According tomedia reports, The Production Motor’s electric pickup Badger has begun to accept reservations, and the hydrogen fuel cell drive will help differentiate it from upcoming rivals such as the Tesla Cybertruck and ford F-150 EV. It’s Nikola’s first consumer car, and the automaker is better known for its Class 8 electric transport plan, but its Badger pickup still has plenty of moving parts to figure out before it approaches the garage of a potential owner.
It looks like the electric pickup space will attract interest in the next few years, as is the case with the entry of established carmakers (Ford) and new manufacturers (Tesla and Nikola). But most of the new energy pickups you’ve seen have announced or announced rely on standard battery-powered drivetrains, but Nikola’s Badger takes a different line.
The company combines BEVs with hydrogen fuel cells in Badger— or at least in theory, because what everyone has seen so far is just a rendering of the car. Badger FCEV (hydrogen fuel cell electric vehicle) will have a maximum range of 600 miles, and Nikola suggests that half of the car will use batteries and half of the fuel cells will start at $80,000 (without the incentive or federal tax breaks).
At the same time, the Badger BEV (pure electric vehicle) does not use fuel cells, but is entirely battery-powered. It will be charged in a typical BEV manner and is expected to be up to 250kW fast. The car has a range of 300 miles and starts at $60,000, according to Nikola. Unusually, Nikola hopes to upgrade BEV to FCEV in the future.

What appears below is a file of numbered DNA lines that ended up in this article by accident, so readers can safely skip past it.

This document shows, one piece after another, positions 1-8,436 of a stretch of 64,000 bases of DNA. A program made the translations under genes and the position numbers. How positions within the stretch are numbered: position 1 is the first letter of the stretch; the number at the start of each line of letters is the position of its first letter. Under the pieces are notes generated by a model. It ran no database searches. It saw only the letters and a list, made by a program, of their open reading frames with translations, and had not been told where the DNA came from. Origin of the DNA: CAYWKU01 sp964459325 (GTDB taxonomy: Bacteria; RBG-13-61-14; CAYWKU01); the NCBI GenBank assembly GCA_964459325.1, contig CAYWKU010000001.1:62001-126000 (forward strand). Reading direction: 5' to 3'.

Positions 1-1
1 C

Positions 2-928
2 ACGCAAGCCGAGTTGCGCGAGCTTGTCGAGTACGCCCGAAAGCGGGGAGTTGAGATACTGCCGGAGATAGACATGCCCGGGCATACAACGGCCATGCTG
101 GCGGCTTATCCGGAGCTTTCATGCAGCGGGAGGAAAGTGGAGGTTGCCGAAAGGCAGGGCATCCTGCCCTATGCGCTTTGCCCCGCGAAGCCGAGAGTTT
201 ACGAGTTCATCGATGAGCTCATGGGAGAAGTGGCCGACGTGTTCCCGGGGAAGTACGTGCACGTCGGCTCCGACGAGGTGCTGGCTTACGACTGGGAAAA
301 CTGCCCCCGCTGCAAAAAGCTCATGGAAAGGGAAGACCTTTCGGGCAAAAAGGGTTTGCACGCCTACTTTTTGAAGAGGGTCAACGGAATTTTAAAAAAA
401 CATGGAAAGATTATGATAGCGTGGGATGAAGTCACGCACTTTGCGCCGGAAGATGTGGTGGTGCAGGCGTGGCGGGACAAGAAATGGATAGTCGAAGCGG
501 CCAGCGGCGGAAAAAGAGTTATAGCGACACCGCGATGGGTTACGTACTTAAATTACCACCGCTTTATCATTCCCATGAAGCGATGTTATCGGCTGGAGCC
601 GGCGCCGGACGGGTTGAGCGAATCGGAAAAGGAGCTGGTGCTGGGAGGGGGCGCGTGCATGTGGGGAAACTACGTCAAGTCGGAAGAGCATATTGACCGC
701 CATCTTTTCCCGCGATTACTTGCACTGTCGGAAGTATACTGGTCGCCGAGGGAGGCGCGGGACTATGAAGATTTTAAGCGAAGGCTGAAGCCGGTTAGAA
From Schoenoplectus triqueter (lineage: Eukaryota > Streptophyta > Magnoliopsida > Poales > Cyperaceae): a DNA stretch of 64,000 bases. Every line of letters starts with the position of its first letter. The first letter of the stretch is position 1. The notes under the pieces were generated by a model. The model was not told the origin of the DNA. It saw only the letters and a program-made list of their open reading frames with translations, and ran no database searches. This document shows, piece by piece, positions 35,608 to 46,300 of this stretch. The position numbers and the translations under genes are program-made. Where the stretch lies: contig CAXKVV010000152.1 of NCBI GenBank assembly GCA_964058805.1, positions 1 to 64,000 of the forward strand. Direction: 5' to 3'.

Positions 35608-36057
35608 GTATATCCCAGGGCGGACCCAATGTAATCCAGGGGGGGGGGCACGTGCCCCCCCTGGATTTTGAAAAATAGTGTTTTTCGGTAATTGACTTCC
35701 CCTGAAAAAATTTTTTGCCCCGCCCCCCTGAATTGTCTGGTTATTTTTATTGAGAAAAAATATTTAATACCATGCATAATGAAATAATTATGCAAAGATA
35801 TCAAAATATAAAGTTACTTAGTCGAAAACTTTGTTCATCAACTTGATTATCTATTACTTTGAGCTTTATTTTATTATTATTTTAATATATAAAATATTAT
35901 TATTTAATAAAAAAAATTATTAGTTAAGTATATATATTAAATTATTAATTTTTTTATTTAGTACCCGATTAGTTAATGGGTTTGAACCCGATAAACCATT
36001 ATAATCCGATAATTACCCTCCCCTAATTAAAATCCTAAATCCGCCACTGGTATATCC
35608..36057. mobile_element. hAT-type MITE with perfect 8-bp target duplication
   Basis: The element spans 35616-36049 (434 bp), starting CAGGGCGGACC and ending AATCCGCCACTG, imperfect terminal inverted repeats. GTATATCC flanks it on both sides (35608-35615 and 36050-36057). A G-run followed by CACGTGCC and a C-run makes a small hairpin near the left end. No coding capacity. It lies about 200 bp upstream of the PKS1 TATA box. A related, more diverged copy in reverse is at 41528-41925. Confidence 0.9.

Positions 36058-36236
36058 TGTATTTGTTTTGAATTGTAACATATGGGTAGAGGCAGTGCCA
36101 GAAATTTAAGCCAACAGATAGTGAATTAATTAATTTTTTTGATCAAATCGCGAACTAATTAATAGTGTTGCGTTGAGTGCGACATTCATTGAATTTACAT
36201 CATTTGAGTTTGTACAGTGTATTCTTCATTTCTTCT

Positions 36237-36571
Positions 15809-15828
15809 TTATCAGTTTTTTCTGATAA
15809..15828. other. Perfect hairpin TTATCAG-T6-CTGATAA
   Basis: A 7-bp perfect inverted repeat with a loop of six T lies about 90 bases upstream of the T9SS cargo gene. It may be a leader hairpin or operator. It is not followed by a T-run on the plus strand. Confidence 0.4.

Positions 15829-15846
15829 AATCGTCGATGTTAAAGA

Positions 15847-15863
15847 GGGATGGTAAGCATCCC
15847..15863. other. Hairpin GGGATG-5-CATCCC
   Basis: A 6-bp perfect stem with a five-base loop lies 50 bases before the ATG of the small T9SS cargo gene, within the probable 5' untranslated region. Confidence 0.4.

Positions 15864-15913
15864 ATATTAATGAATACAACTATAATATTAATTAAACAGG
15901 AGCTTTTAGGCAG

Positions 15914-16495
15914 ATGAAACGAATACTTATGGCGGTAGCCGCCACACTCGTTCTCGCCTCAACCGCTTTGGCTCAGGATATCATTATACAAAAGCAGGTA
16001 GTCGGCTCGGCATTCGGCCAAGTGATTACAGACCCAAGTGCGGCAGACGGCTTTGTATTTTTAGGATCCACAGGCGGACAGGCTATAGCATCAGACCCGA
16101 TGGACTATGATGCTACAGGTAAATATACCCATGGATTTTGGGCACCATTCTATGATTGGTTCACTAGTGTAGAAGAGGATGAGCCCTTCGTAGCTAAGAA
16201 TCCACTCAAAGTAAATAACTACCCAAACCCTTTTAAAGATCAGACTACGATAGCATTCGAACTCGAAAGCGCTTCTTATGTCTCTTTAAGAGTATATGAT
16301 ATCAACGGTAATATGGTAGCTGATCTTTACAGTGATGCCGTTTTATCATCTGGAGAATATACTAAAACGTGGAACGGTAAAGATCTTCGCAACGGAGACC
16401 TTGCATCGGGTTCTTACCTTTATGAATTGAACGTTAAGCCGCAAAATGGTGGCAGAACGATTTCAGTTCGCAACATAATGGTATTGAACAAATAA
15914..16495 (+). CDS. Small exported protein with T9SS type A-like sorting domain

Nikola Chairman Trevor Milton said their strategy was to provide FCEV versions in areas where hydrogen fuel infrastructure already has. This will include California and Arizona, but Nikola’s transportation strategy will also build its own network of hydrogen fuel stations.
Somewhat unusually, Nikola didn’t announce the official’s choice of different kits for this pickup. In fact, the carmaker has said it will have three kits. Milton says all versions of the pickup will have 455 horsepower output and 8,000 pounds of drag capacity.
According to Nikola, the booking deposit ranges from $250 to $5,000, which can be returned to consumers before production begins. As to the amount of the deposit, it depends on the time of booking and other factors. Currently, booking owners can choose the final specifications and colors of the car. Milton says blue, white gray, green and black were the colors available to consumers in the original plan.
But for a new carmaker that has not been tested, this is a risk. Nikola hopes to begin assembling his Grade 8 transportation products at her plant in Arizona, and expects to complete the initial phase sometime in 2021. But actual production will not begin there until the second phase of plant construction is completed in 2023: before that, Nikola had partnered with Iveco to produce its Tre truck in Ulm, Germany.
In fact, Nikola doesn’t plan to produce Badger herself. “We are still focused on the production of Class 8 heavy vehicles and will not develop badger production plans unless we establish a strategic partnership with a established OEM company,” the company said in an S-1 filing with the SEC earlier this month. “
It was not revealed which OEM, Nikola, would be. According to Milton, the news will be announced by the end of the year, but it is unclear whether the deal is in place.